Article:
I remember the exodus well.
It happened every year like clockwork for a day or so before Thanksgiving and then again at Christmas as pretty much every Manhattanite fled the city to enjoy the holidays somewhere else.
Back then, I was stuck in a dawn to midnight job at a substandard advertising agency that didn’t appreciate my talents. I would lament my fate as I sat like Bob Cratchit, not on a high stool, but on the 22ndfloor of some office building, watching the city empty out below me while I sent out Christmas Eve pleas asking clients to pay their bills.
As the bright red tail-lights snaked along Park Avenue South in an endless conga line, I envisioned these city folks going over the river and through the tunnel to Currier and Ives villages somewhere beyond New Jersey. Perhaps to non-specific New England where good looking L.L. Bean-wearing parents welcomed their kids and grandkids at the front door with warm affection, fresh gingerbread and perfectly proportioned gimlets.
But that was then.
Now that I live year-round on the East End, which one could argue is nothing but a series of Currier and Ives villages, I’ve had a change of heart owing to the rather non-traditional holiday lifestyle that my husband, Adam, and I adopted when we were still childless and living in Gotham. We have since imposed said tradition on our 17-year-old daughter, Sophie, whether she likes it or not.
Part of that tradition grew from the fact that when we first began cohabitating, neither of us had family living anywhere nearby, which meant multi-generational holidays were not an option due to the expense of travel and work commitments. The other part of the tradition grew organically once we realized quite early on how much fun New York City can be when you have it to yourself. Envision this: A Christmas Eve visit to the hottest exhibit at a virtually abandoned Metropolitan Museum of Art followed by dinner at our favorite dim sum place in Chinatown and a nightcap at the always packed (except for one night a year) Old Town Bar near Gramercy Park. These became our holiday traditions and usually, we could even take the car and drive to whatever destination we wanted and park right out in front. How often can you do that in New York? A gift from heaven above, indeed.
These days, with Sophie in tow, we’re often the ones leaving the East End on holiday eves, heading west when those same City-types are clogging the Long Island Expressway on their exodus to their country homes here. In Manhattan, we’ll get a hotel room, often available at surprisingly affordable rates on the night before a holiday, and then go check out the department store window displays, find a deal on a Broadway show at the TKTS line, let Sophie do some shopping at Forever 21 and make a withdrawal from the Sprinkles Cupcake ATM on Lexington Avenue.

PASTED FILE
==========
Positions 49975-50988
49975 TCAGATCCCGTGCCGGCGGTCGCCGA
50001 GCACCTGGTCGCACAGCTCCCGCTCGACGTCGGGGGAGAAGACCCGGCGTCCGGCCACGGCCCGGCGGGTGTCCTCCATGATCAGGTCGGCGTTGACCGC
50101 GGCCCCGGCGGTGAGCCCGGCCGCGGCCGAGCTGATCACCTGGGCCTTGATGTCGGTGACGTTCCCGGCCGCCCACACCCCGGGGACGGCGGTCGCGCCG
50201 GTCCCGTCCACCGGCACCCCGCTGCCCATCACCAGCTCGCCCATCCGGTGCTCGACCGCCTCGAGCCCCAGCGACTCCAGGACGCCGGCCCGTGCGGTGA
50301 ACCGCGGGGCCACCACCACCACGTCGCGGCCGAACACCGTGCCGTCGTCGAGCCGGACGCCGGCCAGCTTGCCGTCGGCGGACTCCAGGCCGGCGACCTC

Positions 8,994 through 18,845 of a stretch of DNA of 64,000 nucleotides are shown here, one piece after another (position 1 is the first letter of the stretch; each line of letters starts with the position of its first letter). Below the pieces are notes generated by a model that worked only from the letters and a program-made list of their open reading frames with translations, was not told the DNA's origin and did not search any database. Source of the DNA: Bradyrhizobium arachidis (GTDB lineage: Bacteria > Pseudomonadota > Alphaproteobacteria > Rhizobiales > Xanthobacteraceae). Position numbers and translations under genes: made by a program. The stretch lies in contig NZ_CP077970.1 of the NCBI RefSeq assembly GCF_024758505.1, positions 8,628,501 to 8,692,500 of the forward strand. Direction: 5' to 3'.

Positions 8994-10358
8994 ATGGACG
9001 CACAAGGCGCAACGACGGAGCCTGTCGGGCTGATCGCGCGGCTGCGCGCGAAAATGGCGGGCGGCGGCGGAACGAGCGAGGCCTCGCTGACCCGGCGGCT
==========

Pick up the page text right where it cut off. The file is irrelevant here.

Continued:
And let’s not forget the dinners we don’t have to cook or clean up after. One of our favorites in recent memory came Thanksgiving Day at Hospoda, a now long-gone Czech eatery near the United Nations that took the turkey feast to unimaginable new heights. It wasn’t just the fabulous Bohemian twist on an old American classic that made it special, but the fact that the meal was accompanied by no fewer than seven different style Czech beers, from dark brown and mostly foam to a delectable light lager. It was the closest thing to an L.L. Bean wearing parent serving a perfectly proportioned gimlet I could ever hope to achieve in my lifetime.
I wish I could say that Sophie holds the same affection for these holiday traditions that Adam and I have so painstakingly carved out during our years together. But alas, it’s not true. Our daughter is her own being, and one who really dislikes crowds, noise, weird smells and traffic. In short, Manhattan. She’s a country girl to the core.
Which is why this year, her last at home before she heads off to college, Sophie is deciding what our holidays will be — and, as might be expected, it’s a little bit exodus and a lot Currier and Ives. In short, a Thanksgiving trip to Portland, Maine, to spend four days with Adam’s sisters followed by Christmas here at home in East Hampton surrounded by as many aunts, uncles and cousins who we can entice to make the trip and cram into the house.
That’s a first for us. And Manhattan? Nowhere in the mix, apparently.
The L.L. Bean catalog just arrived in the mail yesterday. So come Christmas Eve, you can be sure I’ll have those gimlets in hand and ready at the door. … Maybe it will even snow.